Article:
THE proposed environmental levy being investigated by Greater Taree City Council has potential spin-offs for local businesses and could be a major boost for the local economy.
The council is currently consulting with the community to determine its support for the introduction of a five per cent environmental levy, which could generate an annual amount of around $1.3 million to fund projects included in council's draft environmental action plan.
The levy could then be used as matching funding to potentially attract an additional $3.6 million through external grant programs.
This would result in a total boost to the local economy of nearly $5 million each year. This has been demonstrated by Great Lakes Council which has been able to almost triple its environmental rate since introducing it in 2001.
Wal Attard of Reflora Australia, an environmental contractor based in the Great Lakes local government area, said that since Great Lakes Council introduced its environmental levy, local work opportunities had increased so much that he has not had to advertise for years.
Wal added that the nature of his work changed for the better because "the levy provided council with a more strategic way of undertaking projects in that they could be better planned and implemented, rather than being rushed to meet often tight funding deadlines".
Wal added that the turnover for his business doubled within a year or two of the levy being introduced.
Contractors working in the local area are also supportive of the levy as they can see the potential for work to be generated locally.
One local contractor Dennis Jeffers of Oze ECO Management said, "It is amazing that locals don't know us, and that we are better known outside our local area. We have been in business for 15 years and employ 10 staff, but most of our work is outside the local area.
"People don't realise how much money could be spent locally if there were more local work opportunities, like the projects proposed to be funded by the environmental levy," he added.
Dennis described a recent trip to undertake a project at Coffs Harbour. "We took six staff to Coffs for work, where we spent money there on accommodation, meals, fuel and materials for the work. More local work opportunities will definitely bring more money back into the local economy."
Owners of the Dingo Creek Rainforest Nursery, Kim and Peter Gollan, said that the implementation of an environmental levy would greatly assist local business by creating better forward planning for projects.
"Our nursery grows plants for revegetation projects, with most of our stock grown on the hope that they will be required, with very little stock actually ordered in advance," Peter said.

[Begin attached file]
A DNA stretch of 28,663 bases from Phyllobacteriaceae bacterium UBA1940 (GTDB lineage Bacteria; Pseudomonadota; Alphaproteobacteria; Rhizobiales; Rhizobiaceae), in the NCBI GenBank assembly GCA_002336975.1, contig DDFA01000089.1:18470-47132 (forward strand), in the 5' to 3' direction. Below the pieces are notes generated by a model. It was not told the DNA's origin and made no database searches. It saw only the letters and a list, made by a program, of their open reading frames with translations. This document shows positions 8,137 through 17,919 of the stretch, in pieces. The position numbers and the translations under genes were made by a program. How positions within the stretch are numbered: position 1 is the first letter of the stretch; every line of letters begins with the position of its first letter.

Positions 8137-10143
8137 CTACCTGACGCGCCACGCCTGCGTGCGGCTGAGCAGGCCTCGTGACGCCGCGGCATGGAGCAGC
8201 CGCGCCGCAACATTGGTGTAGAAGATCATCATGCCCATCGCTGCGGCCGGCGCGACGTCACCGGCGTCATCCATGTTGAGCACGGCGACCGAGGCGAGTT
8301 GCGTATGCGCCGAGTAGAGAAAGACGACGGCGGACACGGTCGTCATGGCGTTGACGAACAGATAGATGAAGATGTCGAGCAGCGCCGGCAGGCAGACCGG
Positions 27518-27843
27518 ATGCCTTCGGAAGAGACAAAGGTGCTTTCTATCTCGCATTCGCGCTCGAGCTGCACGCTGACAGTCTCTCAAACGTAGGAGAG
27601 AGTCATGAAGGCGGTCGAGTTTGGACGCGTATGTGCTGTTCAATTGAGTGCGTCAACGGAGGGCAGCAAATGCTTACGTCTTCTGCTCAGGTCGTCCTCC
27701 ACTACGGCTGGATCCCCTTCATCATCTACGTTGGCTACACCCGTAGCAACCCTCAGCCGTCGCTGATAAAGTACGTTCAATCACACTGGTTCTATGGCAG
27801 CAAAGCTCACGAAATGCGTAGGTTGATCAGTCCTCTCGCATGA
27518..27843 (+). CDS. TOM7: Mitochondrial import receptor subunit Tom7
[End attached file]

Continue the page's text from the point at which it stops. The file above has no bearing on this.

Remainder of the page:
"Being able to plan projects in advance will give local businesses more certainty and enable businesses like ours that require long lead times to be able to ensure that stock is available when required," he said.
"Our region is lucky in that we have both a high quality natural environment and skilled environmental experts," said Chris Scott of Sustainable Natural Resources Group.
"The Wingham Brush rainforest regeneration project was responsible for pioneering many of the bush regeneration techniques used today."
Chris said that contractors who have developed expertise locally end up doing much of their work outside the region, so the proposed environmental levy would enable more work to be completed locally. "Expecting volunteers to do the work for free is wearing thin and depleting the goodwill of our local volunteers," Chris said.
"The environmental levy would provide Greater Taree City Council the opportunity to take the burden off the volunteers by engaging local contractors to supplement their work and build their capacity to undertake local restoration projects."
"An environmental levy would not only result in more work for local businesses, but that the work would be more reliable allowing for greater local investment," according to Simon Skelton from Lower Mid North Coast Land Management Services.
"Regular, consistent work would provide more opportunities for the training and employment of young people, so they wouldn't have to leave our region to find a job.
"It is frustrating to hear from external funding bodies that they are keen to offer funding to Taree council but can't because council cannot often come up with the matching funding.
"The environmental levy will enable council to seek and obtain more grant funding so our region won't keep missing out on these opportunities," he said.